Another point of differentiation they hope to leverage is the way in which Assembly Three can tailor the combined skills of its founding team to whatever a client may need.

If a client comes to Assembly Three with a business use case, “we can actually work through the feasibility to say, ‘Does it actually stack up?’ before you go through and build it,” Carsten says.

“We can manage the design, project manage the build, brand it, market it, build the socials around it. So that one-stop shop for all of those services all the way through, which we think is fairly unique.”

A client, should they so desire, could even build their own structure – an option made simpler thanks to the use of the X-Frame wall-framing system.


Rather than using hardwood timber beams, the bones of an Assembly Three structure are made from plywood cut into modular pieces (using a computer numerical control machine), and configured to achieve structural strength and durability.

Carsten, who is a general manager and director of X-Frame, which was founded in New Zealand, says this makes for more environmentally friendly construction, given the CNC cutting results in less wastage and parts of the structure can theoretically be taken apart easily and used again.

We liken the process to a kind of flat-packed construction, and no one in the group objects too strongly.

“We’ve actually been referring to it as flat-packing, because… everyone gets that,” Zoe says.

Plywood is currently a more plentiful building material than other timber supplies, meaning construction isn’t hampered by the current timber shortage.

X-Frame is still in its nascent stages as a business, having completed its first capital-raising venture last year.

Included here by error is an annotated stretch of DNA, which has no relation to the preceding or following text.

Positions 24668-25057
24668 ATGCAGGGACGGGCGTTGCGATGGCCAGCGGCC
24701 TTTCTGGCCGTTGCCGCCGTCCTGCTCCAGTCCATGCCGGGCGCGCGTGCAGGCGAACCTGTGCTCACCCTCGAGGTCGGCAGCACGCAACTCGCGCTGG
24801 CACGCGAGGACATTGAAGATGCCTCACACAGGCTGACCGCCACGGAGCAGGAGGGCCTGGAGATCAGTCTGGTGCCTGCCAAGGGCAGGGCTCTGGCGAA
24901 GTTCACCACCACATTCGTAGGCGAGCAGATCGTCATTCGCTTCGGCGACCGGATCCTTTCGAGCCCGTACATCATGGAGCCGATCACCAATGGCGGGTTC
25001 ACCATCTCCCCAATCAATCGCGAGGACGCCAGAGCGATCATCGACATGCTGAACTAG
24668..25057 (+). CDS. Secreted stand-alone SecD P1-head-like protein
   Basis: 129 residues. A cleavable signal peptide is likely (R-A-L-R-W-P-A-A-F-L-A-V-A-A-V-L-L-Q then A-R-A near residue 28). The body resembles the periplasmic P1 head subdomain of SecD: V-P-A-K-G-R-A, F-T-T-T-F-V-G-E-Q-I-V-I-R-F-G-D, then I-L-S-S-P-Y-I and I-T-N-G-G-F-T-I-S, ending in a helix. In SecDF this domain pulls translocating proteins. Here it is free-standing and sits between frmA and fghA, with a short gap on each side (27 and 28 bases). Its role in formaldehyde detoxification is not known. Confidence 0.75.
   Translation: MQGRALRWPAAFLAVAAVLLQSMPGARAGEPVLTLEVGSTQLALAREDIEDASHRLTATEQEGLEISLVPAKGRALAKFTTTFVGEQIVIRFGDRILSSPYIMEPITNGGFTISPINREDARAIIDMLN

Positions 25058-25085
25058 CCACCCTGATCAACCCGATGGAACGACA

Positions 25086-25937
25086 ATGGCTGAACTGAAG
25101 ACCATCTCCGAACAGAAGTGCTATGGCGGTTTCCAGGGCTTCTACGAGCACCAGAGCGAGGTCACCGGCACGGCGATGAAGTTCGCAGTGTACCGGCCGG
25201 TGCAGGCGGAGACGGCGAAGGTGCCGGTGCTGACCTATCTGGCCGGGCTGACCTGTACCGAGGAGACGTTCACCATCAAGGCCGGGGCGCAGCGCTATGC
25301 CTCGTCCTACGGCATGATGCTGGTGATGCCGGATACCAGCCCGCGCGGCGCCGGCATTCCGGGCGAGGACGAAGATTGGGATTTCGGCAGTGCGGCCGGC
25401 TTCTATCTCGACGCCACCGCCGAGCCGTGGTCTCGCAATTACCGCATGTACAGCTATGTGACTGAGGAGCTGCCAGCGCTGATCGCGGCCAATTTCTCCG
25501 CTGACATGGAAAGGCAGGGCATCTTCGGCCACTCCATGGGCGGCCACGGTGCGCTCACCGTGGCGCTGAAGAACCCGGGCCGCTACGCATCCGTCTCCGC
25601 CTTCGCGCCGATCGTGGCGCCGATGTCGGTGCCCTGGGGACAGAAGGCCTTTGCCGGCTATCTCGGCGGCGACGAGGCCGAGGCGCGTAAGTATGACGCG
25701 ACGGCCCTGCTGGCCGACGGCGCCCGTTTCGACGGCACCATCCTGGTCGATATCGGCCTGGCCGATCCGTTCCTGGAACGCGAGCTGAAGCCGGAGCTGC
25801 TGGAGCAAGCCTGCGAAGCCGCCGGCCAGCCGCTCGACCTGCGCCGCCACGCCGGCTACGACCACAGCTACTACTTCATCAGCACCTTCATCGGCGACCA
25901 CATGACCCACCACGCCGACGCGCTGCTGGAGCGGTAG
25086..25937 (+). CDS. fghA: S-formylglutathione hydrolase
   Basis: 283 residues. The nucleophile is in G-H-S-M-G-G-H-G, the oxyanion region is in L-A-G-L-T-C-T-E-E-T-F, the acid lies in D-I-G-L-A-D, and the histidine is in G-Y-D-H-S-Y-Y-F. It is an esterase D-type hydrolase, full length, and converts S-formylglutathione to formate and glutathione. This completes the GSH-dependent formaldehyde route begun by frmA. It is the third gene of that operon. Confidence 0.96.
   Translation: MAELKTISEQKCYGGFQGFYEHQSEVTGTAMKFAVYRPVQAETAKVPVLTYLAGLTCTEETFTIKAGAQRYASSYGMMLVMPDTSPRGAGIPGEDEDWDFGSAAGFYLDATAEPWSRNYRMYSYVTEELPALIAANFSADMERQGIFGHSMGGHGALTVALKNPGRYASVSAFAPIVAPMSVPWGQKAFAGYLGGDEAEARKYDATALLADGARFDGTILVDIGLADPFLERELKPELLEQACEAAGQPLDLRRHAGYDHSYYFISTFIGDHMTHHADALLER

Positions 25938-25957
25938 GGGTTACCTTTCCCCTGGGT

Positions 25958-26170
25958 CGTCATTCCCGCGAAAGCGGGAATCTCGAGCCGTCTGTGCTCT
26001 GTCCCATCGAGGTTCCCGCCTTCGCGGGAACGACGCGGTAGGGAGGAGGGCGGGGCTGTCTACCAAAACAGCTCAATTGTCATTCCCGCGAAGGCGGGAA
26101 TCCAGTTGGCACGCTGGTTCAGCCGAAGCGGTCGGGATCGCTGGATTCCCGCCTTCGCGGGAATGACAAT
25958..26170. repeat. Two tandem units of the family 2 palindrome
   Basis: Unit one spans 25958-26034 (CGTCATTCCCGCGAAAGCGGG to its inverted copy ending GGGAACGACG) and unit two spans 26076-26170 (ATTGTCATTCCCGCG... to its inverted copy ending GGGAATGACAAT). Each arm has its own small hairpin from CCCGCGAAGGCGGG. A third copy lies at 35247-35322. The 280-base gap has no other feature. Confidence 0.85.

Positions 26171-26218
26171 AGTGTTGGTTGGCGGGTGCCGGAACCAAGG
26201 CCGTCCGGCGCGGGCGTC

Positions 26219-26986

In this partnership with Assembly Three, Andrew was given licence to push the new technology to its limits.

“My job was to break X-Frame,” he laughs, “and that’s basically what we did.

“This was the prototype project to test that, stress-test it, and then also create things like mezzanine floors, which we’ve been able to do a whole floor in it – which we didn’t think we were able to do at the start of this process. Now we can do it.”


X-frame also allows greater flexibility in how the building is constructed.

Most prefabricated building solutions are constructed offsite and may require permits for transporting through urban areas and heavy machinery for unloading.

Depending on where you’re setting an Assembly Three structure up, X-Frame can either be partially constructed in a workspace nearby and transported in batches onto site on the back of a ute, or even delivered, like your trusty Malm, as individual components to be put together onsite.

Assembly Three has only reached out into its own network to pitch for initial clients, and they have received a lot of interest already.

The next phase, kicking off now, is to offer their products up to the broader public.

If there are tentative nerves in the group, they’re disguised by the collective excitement about what exciting projects are likely to come from showing this adaptable design to the entrepreneurial public.

“There’s not the product at the moment that deals with the scale of the backyard well, with a heavy focus on design, [that can scale] all the way out to a cellar door offering,” Andrew says.

“When we push it out there we know we’re going to have to keep up with demand.”

Browse through the Assembly Three range and enquire at the website.